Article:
Profit at Brookfield Asset Management Inc. grew nearly fourfold in the latest quarter as the investment company benefited from low interest rates and booked a $1-billion (U.S.) accounting gain on the value of its office buildings.
The company formerly known as Brascan reported Wednesday it earned $1.43-billion in the quarter ended June 30. That compared with earnings of $373-million a year earlier.
Profits attributed to common shareholders increased nearly tenfold to $838-million, or $1.26 per share, from $89-million, or 12 cents per share, in the year-earlier period.
Revenue rose to $4.14-billion from $3.38-billion as the company enlarged its real estate, power generation and other businesses.
Cash flow from operations attributable to shareholders – a key measure Brookfield uses to evaluate its performance – rose to $342-million from $327-million.
The company benefited from a $1.1-billion increase in the market value of its assets, primarily commercial real estate. It booked a $1.03-billion accounting gain in the second quarter, compared with a $1-million loss last year, to reflect the higher value of its U.S. commercial and office properties.
“Performance is strong at virtually all of our operations, and we are taking advantage of numerous opportunities to increase our cash flow by investing in both organic expansion initiatives and disciplined acquisitions,” chief executive officer Bruce Flatt said in Brookfield’s earnings statement.
With bond interest rates low, many institutional investors are seeking real estate and other hard assets to invest in for higher returns. That has pushed up demand – and prices – of buildings and other property.
“The type of assets that we have, and in fact some of the non-core stuff that we’ve been selling, will continue to increase in value based on the interest rate environment that we’re in,” Mr. Flatt told a conference call with analysts. Meanwhile, revenue from asset management grew to $95-million from $78-million a year ago.
Brookfield said its renewable power generation operations saw revenue grow to $220-million from $164-million. Revenue from commercial properties rose to $383-million from $300-million, and infrastructure saw substantial revenue growth to $200-million from $58-million a year ago.
The strong quarter has left the asset manager with cash to spend and it said it is hunting out potential acquisition and share buy-back opportunities.
“We continue to see a vast number of opportunities to add assets to our principal operating businesses,” Mr. Flatt said.
He expects many of those opportunities to come out of distressed companies in Europe, as banks there face the same situation those in the U.S. saw during the 2008-09 financial crisis, which is leaving European corporations stressed for credit.
Brookfield said credit is available to well-capitalized companies at reasonable rates, and it expects to benefit from a lack of credit available to marginal players, as there will be fewer competitive buyers.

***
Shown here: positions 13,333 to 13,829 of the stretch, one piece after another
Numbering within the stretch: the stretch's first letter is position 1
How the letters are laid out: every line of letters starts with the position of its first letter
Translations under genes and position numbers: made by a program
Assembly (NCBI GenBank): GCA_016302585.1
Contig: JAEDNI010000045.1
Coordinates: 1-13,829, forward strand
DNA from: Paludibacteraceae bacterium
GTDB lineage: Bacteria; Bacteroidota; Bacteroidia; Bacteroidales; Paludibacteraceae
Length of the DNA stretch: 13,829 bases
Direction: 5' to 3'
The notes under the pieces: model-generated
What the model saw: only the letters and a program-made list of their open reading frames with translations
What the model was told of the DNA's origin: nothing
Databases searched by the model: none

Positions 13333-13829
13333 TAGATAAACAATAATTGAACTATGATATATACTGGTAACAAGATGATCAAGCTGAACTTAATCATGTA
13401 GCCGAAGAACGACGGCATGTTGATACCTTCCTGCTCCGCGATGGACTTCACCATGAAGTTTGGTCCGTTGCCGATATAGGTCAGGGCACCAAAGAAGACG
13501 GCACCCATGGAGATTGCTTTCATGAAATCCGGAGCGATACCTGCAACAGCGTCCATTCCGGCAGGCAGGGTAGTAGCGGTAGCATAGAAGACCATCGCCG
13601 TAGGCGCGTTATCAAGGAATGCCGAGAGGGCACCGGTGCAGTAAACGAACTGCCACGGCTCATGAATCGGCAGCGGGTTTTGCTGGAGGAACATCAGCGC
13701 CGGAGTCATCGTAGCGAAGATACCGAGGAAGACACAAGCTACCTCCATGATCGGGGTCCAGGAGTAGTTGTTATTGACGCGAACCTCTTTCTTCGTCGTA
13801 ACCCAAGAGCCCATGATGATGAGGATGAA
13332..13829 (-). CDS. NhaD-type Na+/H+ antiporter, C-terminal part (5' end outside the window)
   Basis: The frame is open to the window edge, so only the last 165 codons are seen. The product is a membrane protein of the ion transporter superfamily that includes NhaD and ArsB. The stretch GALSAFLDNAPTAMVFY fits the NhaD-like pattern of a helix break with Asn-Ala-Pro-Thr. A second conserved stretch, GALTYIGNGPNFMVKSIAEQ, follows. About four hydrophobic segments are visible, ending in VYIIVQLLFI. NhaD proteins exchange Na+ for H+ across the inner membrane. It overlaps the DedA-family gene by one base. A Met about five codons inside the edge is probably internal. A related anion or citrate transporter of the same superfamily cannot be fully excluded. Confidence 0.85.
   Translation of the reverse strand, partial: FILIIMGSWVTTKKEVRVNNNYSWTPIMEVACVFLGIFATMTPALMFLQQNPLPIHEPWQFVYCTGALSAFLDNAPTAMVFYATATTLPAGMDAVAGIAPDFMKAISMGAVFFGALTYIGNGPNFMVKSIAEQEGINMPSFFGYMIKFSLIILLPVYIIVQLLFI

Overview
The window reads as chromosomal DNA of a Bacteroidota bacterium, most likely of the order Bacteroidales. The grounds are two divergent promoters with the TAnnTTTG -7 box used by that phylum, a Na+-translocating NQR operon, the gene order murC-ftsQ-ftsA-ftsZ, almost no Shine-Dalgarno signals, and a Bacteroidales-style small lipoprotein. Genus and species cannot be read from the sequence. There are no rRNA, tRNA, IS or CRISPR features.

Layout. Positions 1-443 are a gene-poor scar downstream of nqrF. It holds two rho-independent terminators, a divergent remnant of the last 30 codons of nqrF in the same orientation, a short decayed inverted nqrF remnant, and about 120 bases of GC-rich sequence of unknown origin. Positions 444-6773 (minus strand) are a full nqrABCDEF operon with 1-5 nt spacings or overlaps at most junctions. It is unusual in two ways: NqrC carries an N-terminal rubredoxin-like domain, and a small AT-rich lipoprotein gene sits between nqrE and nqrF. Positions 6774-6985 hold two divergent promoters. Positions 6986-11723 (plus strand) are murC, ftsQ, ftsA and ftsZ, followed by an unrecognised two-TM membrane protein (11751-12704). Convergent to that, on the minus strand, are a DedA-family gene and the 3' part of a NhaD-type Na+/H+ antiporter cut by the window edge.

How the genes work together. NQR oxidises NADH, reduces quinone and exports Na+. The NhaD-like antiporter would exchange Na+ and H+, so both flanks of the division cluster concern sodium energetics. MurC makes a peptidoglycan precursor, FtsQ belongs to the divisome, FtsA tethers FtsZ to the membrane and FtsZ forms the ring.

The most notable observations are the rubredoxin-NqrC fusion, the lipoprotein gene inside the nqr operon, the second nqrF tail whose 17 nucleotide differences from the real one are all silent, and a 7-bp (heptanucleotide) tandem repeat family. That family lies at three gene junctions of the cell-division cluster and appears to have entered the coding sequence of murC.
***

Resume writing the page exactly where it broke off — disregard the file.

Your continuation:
The firm will weigh whether it is best to reinvest its cash flows in a share repurchase, as recent market turmoil has eaten into the company’s share price and it could buy back its shares at a discount.
A share buy-back would mean the public would own fewer shares, which would improve its earnings per share ratio even if profits remain the same; this would help boost the value of its stock.
The company is also seeking $4-billion in third party fundraising for seven funds and thinks that the current low interest rate environment on bonds will drive more large institutional investors into higher return investments such as private equity firms like Brookfield.
“I think [low interest rates are] a positive thing for allocating more money to alternatives, and that’s really the business that we’re in,” Mr. Flatt said.
Brookfield is also taking advantage of low interest rates to accelerate its refinancing program.
Brookfield Asset Management is active in real-estate, power-generation, and resources. It owns a range of assets from rail lines in Australia to office towers in several countries, to hydroelectric power in Canada and the United States.
During the quarter, Brookfield acquired $2-billion in assets, allowing it to invest $1.6-billion of capital, expand its asset base and cash flows across operating segments.
It bought a 30 megawatt hydroelectric plant in Brazil , three office properties in New York, Melbourne and Perth and sold an office property in Houston.
It also completed a major long-term contract that will allow it to begin a $500-million Australian ($512.7-million U.S.) expansion in its Western Australian rail lines and is also pursuing an expansion of its coal terminal in eastern Australia.
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